Welcome to the home page for our series of contract disputes practical guides, designed to provide clients with practical guidance on some key issues that feature in disputes relating to commercial contracts under English law. Each edition comprises:
- a PDF guide (linked below) and
- an hour-long webinar for clients and contacts of the firm (you can register to access the archived versions by contacting Webinars).
Issue 1, May 2019:
When do you have a binding contract? It may be more (or less) often than you think
Chris Bushell, Maura McIntosh and Robert Moore
Issue 2, July 2019:
What does your contract mean? How the courts interpret contracts
Gary Milner-Moore, Sarah McNally and Steven Dalton
NOTE THAT THIS SERIES WAS RE-LAUNCHED IN UPDATED FORM ON 21 MAY 2019. THE REMAINING EDITIONS FROM THE ORIGINAL SERIES CAN BE ACCESSED BELOW.
Issue 10, April 2018:
Dispute resolution clauses: Putting yourself in the best position
Adam Johnson QC, Alexander Oddy and Nick Peacock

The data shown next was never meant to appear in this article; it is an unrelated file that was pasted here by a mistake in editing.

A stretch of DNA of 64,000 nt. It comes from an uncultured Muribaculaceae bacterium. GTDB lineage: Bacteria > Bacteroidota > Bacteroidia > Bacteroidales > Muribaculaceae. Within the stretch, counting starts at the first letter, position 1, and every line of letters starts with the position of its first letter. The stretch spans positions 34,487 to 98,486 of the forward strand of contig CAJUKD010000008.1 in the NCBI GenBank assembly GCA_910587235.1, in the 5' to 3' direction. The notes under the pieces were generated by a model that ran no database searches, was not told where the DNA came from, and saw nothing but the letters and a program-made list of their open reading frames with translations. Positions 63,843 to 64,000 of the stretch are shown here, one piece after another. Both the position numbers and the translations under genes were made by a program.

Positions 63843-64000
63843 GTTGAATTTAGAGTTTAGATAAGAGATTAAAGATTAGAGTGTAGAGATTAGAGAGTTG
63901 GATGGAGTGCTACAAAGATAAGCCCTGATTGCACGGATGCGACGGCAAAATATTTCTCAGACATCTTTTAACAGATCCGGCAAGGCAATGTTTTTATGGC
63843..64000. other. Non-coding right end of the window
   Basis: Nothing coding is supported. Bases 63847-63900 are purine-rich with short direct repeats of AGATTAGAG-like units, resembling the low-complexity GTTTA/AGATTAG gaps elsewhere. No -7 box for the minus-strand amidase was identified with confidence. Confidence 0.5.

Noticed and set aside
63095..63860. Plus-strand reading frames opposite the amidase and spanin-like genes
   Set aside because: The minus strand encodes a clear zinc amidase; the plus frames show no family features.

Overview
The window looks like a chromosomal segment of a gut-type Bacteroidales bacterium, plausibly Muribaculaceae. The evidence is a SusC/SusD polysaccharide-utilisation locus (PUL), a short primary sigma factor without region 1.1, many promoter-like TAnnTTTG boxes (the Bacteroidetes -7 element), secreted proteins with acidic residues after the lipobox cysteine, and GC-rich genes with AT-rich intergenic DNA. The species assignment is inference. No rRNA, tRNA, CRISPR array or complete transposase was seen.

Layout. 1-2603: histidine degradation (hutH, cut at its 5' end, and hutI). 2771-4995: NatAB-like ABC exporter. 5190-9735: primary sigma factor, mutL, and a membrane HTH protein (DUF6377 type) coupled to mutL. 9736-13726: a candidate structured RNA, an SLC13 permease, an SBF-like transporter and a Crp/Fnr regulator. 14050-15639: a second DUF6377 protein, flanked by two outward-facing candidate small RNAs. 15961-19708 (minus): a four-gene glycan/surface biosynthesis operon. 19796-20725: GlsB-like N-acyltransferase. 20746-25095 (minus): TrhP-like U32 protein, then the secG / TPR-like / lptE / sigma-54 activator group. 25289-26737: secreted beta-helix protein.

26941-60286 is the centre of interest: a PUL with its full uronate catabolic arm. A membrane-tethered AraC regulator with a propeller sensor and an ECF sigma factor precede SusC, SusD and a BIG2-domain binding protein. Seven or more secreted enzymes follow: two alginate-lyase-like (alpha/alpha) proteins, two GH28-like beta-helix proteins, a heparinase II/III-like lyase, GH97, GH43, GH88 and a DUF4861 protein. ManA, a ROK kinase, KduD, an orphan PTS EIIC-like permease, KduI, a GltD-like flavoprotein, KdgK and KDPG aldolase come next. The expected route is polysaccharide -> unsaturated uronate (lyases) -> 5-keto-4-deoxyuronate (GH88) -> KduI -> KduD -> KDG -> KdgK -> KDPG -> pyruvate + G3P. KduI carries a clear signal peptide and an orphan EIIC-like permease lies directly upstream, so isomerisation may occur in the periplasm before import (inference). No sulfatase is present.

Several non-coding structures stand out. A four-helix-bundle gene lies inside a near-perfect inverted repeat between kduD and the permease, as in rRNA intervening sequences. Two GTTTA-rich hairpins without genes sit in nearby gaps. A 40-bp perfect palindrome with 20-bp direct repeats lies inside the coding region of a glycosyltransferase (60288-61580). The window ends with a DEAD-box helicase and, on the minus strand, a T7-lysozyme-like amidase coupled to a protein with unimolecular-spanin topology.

Issue 9, November 2017:
Getting your just deserts: Remedies for breach of contract
Natasha Johnson, Rachel Lidgate and John Ogilvie
Issue 8, January 2017:
Terminating your contract: When can you call it quits?
Tom Leech QC, Gregg Rowan and Robert Moore
Issue 7, September 2016:
English law contracts post-Brexit: What changes should commercial parties expect?
Anna Pertoldi, Neil Blake and Alex Kay
Issue 6, June 2016:
Defining your liability in advance: Liquidated damages, limitation and exclusion clauses
James Baily, David Nitek and Gillian Fairfield
Issue 5, March 2016:
Endeavours obligations: How hard do you have to try?
James Farrell, Ann Levin and Gavin Williams
Issue 4, February 2016:
How far can you act in your own self-interest? The role of good faith in commercial contracts
Chris Parker, Gregg Rowan and Nick Pantlin
(Note: Since this guide was published, the Court of Appeal has departed from the High Court’s reasoning in MSC Mediterranean v Cottonex, referred to in section 9 of the guide. See our post on the decision: Court of Appeal finds innocent party could not affirm contract following repudiatory breach where defaulting party unable (not just unwilling) to perform.)
Issue 3, November 2015:
Pre-contractual statements: When can they come back to bite you?
Kirsten Massey, James Norris-Jones and Sarah Pollock